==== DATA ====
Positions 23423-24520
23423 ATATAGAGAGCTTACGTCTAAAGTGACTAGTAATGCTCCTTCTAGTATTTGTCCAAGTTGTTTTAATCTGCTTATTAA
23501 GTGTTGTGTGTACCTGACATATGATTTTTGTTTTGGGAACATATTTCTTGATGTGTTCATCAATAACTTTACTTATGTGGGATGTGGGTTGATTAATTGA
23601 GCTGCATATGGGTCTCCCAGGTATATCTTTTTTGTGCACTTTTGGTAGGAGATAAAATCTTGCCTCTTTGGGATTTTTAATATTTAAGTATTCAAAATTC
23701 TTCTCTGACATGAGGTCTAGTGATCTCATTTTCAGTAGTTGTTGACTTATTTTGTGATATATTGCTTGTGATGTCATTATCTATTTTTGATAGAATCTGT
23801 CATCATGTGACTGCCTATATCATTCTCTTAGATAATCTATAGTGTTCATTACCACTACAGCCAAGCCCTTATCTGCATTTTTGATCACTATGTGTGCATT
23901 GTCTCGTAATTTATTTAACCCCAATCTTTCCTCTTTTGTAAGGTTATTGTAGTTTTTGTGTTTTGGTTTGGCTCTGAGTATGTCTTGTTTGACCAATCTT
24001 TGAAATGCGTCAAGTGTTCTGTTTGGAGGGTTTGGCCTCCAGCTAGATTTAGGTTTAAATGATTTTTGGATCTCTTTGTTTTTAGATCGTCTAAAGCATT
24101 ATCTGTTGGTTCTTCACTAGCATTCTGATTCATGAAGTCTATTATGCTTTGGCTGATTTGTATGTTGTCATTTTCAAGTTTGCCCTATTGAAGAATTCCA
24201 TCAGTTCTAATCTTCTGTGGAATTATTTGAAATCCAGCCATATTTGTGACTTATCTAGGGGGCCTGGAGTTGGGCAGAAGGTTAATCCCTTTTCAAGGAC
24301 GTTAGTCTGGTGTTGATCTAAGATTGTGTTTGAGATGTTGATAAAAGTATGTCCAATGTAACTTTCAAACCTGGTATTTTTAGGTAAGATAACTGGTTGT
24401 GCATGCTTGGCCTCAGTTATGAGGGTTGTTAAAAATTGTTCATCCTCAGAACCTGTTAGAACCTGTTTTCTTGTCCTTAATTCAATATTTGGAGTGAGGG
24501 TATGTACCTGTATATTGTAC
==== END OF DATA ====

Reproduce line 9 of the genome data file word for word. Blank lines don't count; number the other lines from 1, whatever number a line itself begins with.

24101 ATCTGTTGGTTCTTCACTAGCATTCTGATTCATGAAGTCTATTATGCTTTGGCTGATTTGTATGTTGTCATTTTCAAGTTTGCCCTATTGAAGAATTCCA